The QiRanger Adventures

A great little night…

with 4 comments

Last night I had the opportunity to finally meet someone I had wanted to for a long time. You see, when I first found out I where I was going to be living in Korea, I decided to do a quick Google search for any blogs about the region. What I found was Jason’s blog about Dongtan.

i was instantly captivated by the blog, since unlike so many others I have read, he was not bitching and complaining about Korea, his school, and life in general. It was quite refreshing, especially since the blog I stumbled upon right before his was from a guy from Perth, Australia who came to teach English… and two days later was already planning his “escape.”

One of the other things I really enjoyed about Jason’s blog is that it focuses on photography. Coming from that background, I really have enjoyed seeing his work progress. Plus, in the time leading up to my return, it helped me get excited about seeing some of the great sights once more. In fact, this weekend, I’m planning on retracing my walking tour steps, but this time making sure the video camera heads are cleaned!

So where am I going with is???

Over the past few months, Jason and I had started exchanging posts on blogs and emails. Furthermore, since the ex-pat community is quite small in Dongtan, I quickly realized that we also have a number of friends in common (small world, eh?). Originally we had planned on getting together for dinner last week… but something came up (like dental work – you can read all about it on his blog), so we canceled and pushed things back to this week.

Over the course of an hour, we ate a huge plate of the Frypan’s fried chicken, potato chips, and a couple of 700cc beers. It was really nice to connect with him in person after reading so much about his life here in Dongtan. While, he’s only here for two more months before heading back to the US, I hope we’ll continue to build on this friendship and see each other a few more times.

Following dinner, I made my way upstairs to the Cafe where my old friend Kim See In used to work. He had called to let me know that he was in town with a few friends that I had to meet. What I was greeted with was not what I expected.

It was an upper management from one of the local semiconductor plants that spoke almost flawless English. Usually when I’m invited to such gatherings a little English is passed back and forth and See In translates for both parties. This time different, the guest did the translating. It was quite refreshing, since on this occasion, I learned why See In has taken such a liking to me: it’s the fact that he’s never seen a westerner come to Korea with such a desire to not only explore the history of the land, but research and understand the culture. I never thought my attitude was all that special, but it appears to have really made an impact, and for that, I am glad. Truth be told, I’ve missed hanging out with See In since he’s moved away. It was always nice to meet up with him for a drink or two and trade languages back and forth. Plus, the singing was always a lot of fun.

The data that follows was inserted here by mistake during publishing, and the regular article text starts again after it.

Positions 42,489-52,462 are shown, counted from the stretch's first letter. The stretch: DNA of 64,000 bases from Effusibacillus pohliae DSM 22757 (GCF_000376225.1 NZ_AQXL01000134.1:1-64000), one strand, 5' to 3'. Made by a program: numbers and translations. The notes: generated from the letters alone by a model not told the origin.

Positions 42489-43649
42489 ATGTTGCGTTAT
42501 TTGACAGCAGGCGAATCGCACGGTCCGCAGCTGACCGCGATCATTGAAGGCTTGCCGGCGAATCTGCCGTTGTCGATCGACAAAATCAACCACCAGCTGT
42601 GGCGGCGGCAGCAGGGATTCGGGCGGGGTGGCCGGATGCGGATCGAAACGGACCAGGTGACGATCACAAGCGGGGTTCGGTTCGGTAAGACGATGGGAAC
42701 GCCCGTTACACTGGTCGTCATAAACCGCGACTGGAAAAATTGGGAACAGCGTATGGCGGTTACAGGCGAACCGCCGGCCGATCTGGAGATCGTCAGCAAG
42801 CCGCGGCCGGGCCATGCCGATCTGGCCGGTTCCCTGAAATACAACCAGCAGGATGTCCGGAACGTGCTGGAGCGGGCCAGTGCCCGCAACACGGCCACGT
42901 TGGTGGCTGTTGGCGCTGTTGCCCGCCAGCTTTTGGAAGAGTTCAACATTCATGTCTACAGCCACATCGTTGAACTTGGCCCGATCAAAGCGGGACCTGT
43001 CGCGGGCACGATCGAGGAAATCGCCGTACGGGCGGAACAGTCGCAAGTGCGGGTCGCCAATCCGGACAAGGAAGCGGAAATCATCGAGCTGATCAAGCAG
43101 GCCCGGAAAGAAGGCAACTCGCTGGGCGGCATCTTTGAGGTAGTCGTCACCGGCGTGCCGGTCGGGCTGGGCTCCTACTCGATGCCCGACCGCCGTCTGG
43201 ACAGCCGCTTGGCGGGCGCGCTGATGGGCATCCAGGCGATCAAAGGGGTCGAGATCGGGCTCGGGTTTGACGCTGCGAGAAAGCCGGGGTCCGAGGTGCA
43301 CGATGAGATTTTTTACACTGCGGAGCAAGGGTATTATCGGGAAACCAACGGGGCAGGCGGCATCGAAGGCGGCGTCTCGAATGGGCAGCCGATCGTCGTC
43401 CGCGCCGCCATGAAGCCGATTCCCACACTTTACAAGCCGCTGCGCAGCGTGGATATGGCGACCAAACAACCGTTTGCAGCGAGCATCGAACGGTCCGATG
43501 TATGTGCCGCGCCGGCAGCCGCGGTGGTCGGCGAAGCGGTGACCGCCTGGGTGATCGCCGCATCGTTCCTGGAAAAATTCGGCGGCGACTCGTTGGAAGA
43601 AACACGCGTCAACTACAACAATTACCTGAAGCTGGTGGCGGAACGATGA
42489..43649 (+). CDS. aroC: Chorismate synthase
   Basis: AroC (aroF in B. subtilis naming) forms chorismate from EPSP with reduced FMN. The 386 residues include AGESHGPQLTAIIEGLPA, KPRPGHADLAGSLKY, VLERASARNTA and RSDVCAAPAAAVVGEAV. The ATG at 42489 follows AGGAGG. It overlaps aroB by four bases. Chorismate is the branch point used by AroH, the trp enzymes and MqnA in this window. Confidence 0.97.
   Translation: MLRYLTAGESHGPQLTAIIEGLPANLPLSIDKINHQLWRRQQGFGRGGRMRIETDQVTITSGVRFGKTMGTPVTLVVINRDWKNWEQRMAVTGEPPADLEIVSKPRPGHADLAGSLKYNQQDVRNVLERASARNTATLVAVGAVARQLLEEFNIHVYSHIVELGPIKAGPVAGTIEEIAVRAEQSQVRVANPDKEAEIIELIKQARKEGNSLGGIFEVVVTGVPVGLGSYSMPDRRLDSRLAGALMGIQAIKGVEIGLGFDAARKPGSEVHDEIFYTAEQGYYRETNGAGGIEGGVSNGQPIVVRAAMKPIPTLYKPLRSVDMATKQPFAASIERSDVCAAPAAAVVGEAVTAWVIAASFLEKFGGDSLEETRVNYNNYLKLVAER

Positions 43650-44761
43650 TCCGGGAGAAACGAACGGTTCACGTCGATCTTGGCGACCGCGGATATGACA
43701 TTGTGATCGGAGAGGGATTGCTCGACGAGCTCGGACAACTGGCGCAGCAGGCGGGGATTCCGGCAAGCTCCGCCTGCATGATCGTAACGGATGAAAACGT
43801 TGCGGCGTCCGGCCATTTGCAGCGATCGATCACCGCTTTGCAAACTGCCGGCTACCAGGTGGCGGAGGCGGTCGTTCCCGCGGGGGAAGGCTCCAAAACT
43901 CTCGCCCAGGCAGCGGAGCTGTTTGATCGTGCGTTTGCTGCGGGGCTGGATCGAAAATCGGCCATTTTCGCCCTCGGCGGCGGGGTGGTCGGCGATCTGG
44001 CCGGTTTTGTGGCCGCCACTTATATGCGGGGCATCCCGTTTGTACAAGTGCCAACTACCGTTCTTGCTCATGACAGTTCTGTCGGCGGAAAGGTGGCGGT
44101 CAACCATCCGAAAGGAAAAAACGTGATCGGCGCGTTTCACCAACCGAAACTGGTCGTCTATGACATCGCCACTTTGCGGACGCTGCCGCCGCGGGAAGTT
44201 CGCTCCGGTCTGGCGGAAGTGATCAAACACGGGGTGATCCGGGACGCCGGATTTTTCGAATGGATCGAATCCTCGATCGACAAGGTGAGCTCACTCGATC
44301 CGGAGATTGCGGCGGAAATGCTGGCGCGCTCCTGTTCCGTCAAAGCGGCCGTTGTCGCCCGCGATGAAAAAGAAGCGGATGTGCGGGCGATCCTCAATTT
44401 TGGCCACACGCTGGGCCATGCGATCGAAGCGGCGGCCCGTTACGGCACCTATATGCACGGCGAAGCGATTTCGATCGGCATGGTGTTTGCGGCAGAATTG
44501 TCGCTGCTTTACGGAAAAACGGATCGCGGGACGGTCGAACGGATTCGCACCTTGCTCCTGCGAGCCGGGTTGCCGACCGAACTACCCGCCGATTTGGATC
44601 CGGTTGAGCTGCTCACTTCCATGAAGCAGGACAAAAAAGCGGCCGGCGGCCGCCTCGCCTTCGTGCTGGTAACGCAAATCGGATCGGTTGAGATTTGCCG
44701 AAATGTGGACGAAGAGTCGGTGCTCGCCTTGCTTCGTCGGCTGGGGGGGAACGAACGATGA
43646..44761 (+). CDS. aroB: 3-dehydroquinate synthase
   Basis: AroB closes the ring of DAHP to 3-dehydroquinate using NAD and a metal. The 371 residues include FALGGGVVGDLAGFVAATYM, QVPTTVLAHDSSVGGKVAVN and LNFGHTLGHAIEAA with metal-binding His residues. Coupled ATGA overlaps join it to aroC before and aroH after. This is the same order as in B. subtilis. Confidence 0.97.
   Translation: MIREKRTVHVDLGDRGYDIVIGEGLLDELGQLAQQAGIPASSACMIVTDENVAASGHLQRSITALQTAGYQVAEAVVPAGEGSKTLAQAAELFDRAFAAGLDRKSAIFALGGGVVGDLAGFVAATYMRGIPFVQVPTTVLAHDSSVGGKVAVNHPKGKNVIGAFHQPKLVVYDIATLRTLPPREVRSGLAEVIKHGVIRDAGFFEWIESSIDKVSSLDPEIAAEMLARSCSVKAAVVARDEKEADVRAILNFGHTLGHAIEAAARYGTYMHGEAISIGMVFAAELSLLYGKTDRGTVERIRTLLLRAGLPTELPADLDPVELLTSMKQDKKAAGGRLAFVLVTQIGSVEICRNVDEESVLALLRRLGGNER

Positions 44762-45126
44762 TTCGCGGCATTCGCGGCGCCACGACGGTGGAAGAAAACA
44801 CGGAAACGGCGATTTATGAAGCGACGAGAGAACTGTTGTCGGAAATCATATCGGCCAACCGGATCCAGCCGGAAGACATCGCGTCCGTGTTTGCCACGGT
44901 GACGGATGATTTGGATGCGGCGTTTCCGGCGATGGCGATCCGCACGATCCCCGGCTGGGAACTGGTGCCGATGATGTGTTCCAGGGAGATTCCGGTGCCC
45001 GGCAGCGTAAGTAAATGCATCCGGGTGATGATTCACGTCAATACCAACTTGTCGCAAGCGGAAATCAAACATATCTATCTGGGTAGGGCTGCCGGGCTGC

That brings me to the point of the latter part of this entry: Karaoke. It’s no secret that karaoke was invented in the Philippines and that the Japanese really perfected the art of building machines to play music so that people could sing along with it. But what I didn’t learn until last night (and still haven’t been able to confirm) is that the social aspect of singing in front of friends has its roots deep within Korean culture. Hundreds of years ago, it was tradition to have a great big meal as a gathering of family and friends. Then, following the meal, instruments would be brought into the room and those attending would take turns providing the musical entertainment.

After the Japanese conquered Korea at the start of the 20th century, they took that notion and combined it with the Philippine invention to come up with what we refer to as singing rooms and noraebangs (노래방). And as great as those inventions are (hell even the North American style isn’t all that bad), there is something a lot more enjoyable when you are singing with a band behind you. That is the defining difference between the social element in Korean singing lounges and the noraebangs: the live band. If you ever get a chance to visit a live cafe in Korea – do it! They are and awesome way to down a few beers, shoot back some whiskey, and have an all around great time!

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4 Responses

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  1. I enjoyed myself as well. It was nice to put a face with a blog. I still got a few more questions for you about your other experiences. The Fry Pan has made my list of top chicken restaurants and the homemade potato chips were awesome. Next time we gotta get some Samgyupsal and soju. There is a cool little place near my apartment that Jaeyoun and always visit. They serve Samgyupsal with a twist.

    jason

    September 3, 2009 at 9:58 pm

  2. Glad you’re meeting great new friends!
    I hope you get to capture some of those good times on video. It would be cool to see and hear.

    Jo

    September 4, 2009 at 5:07 am

    • Maybe next time. This time was just a little get together.

      Steve

      September 4, 2009 at 9:05 am


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